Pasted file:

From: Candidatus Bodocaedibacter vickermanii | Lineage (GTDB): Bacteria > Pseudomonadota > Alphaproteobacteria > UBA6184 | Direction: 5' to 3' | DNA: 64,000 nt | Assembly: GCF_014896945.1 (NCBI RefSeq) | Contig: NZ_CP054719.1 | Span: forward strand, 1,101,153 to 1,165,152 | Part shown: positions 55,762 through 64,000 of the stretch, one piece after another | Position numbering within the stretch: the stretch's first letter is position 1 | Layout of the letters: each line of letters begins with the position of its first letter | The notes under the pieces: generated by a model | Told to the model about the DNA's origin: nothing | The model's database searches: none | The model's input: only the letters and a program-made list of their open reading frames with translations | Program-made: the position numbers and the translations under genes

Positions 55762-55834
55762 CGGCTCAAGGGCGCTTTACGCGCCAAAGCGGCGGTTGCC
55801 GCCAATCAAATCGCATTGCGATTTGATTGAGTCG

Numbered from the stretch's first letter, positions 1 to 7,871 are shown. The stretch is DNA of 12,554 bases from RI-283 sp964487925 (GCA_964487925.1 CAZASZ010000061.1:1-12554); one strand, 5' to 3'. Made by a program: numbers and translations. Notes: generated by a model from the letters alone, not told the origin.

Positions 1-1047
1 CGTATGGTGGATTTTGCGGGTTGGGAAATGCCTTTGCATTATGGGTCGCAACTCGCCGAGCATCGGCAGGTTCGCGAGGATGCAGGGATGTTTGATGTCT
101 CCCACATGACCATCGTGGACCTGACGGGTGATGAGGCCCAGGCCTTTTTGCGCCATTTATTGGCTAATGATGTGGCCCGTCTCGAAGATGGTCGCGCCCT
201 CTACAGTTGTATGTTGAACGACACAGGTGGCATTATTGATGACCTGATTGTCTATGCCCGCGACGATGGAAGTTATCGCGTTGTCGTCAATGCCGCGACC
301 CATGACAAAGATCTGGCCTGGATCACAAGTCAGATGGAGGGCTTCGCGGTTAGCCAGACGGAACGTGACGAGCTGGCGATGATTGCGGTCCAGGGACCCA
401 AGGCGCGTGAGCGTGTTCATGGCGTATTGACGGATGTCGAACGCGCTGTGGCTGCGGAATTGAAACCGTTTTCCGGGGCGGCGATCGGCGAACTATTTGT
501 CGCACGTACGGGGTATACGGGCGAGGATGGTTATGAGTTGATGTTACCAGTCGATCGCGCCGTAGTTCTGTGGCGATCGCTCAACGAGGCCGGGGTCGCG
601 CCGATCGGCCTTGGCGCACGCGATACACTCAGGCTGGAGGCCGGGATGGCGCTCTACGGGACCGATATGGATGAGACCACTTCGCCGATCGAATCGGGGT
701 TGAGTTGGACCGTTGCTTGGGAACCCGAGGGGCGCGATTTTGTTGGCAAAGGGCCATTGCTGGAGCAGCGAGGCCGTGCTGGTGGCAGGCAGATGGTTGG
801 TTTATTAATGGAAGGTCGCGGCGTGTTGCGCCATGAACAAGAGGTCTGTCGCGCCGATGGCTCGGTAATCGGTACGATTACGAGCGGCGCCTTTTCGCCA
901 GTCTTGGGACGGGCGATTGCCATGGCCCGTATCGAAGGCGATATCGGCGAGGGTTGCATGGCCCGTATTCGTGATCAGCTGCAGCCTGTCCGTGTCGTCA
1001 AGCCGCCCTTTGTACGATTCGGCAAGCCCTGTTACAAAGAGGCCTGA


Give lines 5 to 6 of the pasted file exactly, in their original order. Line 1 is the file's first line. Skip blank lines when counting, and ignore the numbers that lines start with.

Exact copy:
Numbered from the stretch's first letter, positions 1 to 7,871 are shown. The stretch is DNA of 12,554 bases from RI-283 sp964487925 (GCA_964487925.1 CAZASZ010000061.1:1-12554); one strand, 5' to 3'. Made by a program: numbers and translations. Notes: generated by a model from the letters alone, not told the origin.

Positions 1-1047